Montalvão is a small, remote, hilltop village (and castle) close to the border with Spain. We were there to try out another of the walks, the PR7-NIS, in the new book published by the Portuguese Tourist Office. The walk is across the hills and down to the the Sever River, the border between Portugal and Spain.
PR7 – NIS; 7.5 kms, c.2.5 hours, moderate (steep down & up)
We parked in the square alongside the church, glanced over the roofline of varied chimneys, greeted the stork, and then set off between stone walls into the warm and beautiful countryside.
I enjoyed looking for different varieties of Cistus and along this part of the walk they were all white, small and large and with different size spots (Cistus Ladanifer), or even none at all (Cistus Salvifolius).
The hills here used to be planted with wheat, and grazed by sheep and cattle, but as these small villages have become depopulated the hills are now covered with pine and eucalyptus forests.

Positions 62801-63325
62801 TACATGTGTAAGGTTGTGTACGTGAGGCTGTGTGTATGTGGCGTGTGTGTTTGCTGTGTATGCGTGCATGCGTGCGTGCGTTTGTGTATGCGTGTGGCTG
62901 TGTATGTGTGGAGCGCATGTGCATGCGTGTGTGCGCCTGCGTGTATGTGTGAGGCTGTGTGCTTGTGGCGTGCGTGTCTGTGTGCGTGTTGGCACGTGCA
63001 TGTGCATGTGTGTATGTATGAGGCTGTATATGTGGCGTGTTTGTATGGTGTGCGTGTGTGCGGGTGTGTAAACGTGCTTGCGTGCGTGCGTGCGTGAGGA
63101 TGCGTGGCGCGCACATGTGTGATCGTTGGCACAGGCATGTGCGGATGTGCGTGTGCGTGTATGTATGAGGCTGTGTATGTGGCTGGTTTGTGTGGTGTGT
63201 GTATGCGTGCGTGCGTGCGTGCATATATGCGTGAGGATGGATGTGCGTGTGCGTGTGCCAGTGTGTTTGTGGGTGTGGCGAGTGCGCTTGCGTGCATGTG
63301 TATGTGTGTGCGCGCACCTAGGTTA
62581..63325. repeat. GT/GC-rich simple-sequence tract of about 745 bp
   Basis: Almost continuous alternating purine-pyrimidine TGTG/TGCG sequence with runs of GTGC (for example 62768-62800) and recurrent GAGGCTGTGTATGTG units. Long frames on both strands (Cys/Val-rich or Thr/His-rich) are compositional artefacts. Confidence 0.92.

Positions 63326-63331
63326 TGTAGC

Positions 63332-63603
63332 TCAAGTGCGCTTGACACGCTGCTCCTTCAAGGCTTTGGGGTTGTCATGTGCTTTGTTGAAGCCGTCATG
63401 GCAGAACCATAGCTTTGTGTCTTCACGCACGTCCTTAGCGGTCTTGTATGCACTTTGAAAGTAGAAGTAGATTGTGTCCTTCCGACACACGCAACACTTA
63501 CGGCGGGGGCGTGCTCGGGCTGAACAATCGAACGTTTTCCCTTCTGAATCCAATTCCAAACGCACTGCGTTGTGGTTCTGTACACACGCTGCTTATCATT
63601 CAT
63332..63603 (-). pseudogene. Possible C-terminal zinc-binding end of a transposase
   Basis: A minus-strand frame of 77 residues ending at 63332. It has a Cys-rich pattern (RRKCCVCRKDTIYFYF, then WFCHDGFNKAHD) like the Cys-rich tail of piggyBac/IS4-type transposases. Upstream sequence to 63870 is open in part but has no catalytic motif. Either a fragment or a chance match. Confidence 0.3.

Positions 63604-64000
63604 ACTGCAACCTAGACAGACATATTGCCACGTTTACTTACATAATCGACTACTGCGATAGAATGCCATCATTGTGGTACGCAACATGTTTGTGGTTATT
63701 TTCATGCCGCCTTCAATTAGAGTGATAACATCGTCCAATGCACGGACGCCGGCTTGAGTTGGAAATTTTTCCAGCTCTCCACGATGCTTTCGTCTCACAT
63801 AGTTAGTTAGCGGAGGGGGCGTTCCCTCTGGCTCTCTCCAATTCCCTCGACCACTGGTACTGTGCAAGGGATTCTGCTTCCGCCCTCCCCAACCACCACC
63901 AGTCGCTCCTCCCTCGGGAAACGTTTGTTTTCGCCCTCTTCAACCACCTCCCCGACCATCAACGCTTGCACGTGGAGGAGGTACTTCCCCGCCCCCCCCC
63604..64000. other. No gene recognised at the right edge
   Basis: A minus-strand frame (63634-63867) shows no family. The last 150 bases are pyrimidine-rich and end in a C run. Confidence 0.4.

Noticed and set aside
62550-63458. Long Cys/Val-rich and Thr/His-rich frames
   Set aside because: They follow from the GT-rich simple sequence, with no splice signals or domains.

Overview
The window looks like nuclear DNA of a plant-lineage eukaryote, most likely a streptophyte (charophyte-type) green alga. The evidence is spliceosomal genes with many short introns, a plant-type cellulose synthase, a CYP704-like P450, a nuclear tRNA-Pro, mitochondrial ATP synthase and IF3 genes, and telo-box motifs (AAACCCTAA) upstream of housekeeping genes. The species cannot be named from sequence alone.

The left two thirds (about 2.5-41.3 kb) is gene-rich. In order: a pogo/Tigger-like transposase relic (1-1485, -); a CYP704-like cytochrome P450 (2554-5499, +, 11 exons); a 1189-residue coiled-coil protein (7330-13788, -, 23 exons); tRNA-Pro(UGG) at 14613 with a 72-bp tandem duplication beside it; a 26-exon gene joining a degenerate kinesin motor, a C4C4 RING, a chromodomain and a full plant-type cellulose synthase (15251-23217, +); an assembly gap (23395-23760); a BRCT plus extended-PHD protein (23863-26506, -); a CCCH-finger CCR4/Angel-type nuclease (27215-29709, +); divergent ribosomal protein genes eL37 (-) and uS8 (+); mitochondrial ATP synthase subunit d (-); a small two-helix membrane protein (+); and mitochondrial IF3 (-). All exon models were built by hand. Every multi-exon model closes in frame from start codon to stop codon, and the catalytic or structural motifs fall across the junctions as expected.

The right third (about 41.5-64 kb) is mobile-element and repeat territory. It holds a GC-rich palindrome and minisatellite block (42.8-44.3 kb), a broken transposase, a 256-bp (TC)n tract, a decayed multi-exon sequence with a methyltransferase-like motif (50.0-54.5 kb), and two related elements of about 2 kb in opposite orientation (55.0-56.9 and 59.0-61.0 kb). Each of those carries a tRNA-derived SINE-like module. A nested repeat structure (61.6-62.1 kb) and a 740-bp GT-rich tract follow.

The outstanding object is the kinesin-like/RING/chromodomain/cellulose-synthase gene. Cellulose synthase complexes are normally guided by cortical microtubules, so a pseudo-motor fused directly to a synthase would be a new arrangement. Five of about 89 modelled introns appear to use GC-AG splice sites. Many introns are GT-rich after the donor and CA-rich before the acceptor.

This is all that remains of the water mill at Nogueira, the first of the two mills on this walk. I assume these would have been used to grind the wheat previously grown on the surrounding hillsides. It was quiet and peaceful and we sat and enjoyed the warmth, and the wildflowers on the border of Portugal and Spain.
The path along the Sever River is fine at the moment, but it is narrow and I think that with increasing footfall will become dangerous and really needs duckboards, or shoring up to prevent it from sliding into the adjacent river.
The second watermill, Artur’s Mill, is also a ruin although there is decking and a wall to sit on. It was quiet, warm and peaceful and a enjoyable stop before tackling the very steep uphill path. It is fine as long as you pause for breath!
And once on the top of the hill there are again wonderful views – I think we were looking at Castelo Branco in the far distance. There was also an OMG moment when we encountered a small lake in the path.
The Chapel of Santa Margarida is a ruin on the outskirts of Montalvão and closed off so we did not venture closer.
And then we were back in Montalvão with its Castle which was probably part of the border fortifications strengthened by King Dinis in the 13C and 14C.